In Nepal, a series of bomb explosions has rocked the capital, killing a schoolboy, and injuring several people. More than 15 rebels and soldiers have also been killed in clashes between Maoist rebels and government forces. Violence has surged in the mountain kingdom since rebels called off a ceasefire with the government last month.
Officials say the bombs exploded almost simultaneously near government buildings and a police post in Kathmandu early Monday as students headed to schools and people were on their way to offices.
Security has been tightened in the capital since the blasts, which authorities are blaming on Maoist rebels. The explosions took place a day after authorities reported that separate gun battles had erupted in remote rural areas of Nepal between rebels and soldiers.
Officials say the worst clash took place Sunday when rebels attacked an army patrol near Brindabasini village, about six hundred kilometers west of Kathmandu. Several rebels and soldiers were killed. Army helicopters have flown reinforcements to the area.
The Federation of Nepal Journalists has denounced the killing of a journalist, Gyanendra Khadka. He is thought to have been killed by rebels. He was working for a government news agency, and was killed on Sunday in a village about 80 kilometers northeast of Kathmandu.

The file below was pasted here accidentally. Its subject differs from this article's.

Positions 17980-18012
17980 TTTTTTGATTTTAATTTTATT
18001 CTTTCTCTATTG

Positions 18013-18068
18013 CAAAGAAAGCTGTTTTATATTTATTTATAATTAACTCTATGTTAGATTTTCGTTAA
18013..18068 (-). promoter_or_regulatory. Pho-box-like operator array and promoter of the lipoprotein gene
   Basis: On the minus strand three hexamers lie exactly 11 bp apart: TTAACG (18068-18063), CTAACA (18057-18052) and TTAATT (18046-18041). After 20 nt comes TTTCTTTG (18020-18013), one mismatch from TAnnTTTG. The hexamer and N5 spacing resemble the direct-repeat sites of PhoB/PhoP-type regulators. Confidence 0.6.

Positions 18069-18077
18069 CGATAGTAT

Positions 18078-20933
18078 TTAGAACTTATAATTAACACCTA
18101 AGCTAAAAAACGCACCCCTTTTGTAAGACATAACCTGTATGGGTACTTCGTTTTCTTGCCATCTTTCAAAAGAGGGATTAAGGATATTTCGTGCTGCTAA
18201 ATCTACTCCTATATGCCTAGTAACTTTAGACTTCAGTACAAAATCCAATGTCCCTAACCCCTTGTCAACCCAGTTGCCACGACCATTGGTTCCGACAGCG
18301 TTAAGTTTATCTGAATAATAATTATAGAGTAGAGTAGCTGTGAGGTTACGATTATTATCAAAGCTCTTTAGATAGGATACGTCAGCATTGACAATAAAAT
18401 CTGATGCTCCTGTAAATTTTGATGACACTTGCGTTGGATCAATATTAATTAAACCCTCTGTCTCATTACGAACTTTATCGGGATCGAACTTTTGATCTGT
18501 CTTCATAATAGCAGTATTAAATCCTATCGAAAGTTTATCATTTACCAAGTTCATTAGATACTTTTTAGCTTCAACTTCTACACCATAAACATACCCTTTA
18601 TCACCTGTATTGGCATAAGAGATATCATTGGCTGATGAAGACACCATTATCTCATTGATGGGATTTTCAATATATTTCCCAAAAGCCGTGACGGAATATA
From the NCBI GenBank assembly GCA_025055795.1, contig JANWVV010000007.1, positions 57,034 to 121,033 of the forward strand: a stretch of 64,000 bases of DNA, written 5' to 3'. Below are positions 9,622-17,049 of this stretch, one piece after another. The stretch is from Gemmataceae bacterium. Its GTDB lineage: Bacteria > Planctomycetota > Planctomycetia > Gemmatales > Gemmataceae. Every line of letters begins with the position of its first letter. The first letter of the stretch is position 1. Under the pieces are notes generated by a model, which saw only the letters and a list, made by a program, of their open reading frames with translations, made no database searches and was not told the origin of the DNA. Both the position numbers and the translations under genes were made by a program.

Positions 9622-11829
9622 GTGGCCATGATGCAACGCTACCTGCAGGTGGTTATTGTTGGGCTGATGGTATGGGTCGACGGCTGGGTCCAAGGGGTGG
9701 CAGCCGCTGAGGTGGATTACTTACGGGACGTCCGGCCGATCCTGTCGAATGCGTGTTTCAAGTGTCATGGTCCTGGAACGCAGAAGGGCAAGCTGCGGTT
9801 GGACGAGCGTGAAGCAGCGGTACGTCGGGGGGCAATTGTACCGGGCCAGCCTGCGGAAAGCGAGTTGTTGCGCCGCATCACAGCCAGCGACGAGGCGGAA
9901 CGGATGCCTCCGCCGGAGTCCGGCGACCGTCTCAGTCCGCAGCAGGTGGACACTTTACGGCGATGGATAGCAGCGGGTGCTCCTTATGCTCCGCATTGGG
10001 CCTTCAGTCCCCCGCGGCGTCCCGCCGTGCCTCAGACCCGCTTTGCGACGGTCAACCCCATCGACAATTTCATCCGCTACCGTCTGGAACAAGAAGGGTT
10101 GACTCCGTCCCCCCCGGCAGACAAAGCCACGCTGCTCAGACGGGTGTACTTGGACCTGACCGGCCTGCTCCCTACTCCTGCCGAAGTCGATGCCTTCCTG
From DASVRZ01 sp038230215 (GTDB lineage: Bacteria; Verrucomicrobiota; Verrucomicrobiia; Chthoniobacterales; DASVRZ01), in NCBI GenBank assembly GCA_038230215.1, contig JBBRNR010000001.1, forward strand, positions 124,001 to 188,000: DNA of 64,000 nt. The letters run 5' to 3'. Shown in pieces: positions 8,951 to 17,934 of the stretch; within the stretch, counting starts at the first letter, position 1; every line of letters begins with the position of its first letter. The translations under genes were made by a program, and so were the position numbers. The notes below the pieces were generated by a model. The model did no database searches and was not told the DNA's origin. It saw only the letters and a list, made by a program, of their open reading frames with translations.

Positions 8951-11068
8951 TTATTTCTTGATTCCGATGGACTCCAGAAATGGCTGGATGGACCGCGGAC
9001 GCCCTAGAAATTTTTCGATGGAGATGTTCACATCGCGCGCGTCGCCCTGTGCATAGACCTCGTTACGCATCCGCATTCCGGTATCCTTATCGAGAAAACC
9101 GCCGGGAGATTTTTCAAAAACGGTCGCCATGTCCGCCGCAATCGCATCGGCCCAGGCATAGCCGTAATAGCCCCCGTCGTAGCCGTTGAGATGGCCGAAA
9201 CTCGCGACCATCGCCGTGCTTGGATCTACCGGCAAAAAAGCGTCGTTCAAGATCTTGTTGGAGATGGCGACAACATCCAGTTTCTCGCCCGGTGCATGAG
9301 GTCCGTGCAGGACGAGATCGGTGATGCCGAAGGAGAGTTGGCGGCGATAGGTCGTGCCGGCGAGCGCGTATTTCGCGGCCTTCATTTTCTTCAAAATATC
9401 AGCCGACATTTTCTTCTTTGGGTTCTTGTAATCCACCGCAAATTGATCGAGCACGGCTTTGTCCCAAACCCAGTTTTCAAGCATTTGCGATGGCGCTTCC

Authorities have been bracing for violence since the Maoists withdrew from a seven-month truce after three rounds of peace talks ended in an impasse in August.
The rebels want to replace Nepal's constitutional monarchy with a communist republic. But the government refused to meet their demand of rewriting the constitution - saying it will not make concessions on the country's multi-party democracy.
The talks had raised hopes of restoring a measure of peace to the mountain kingdom. Now analysts say the country could face more fighting between government forces and the rebels in the coming months. More than seven thousand people have been killed since the insurgency erupted in 1996.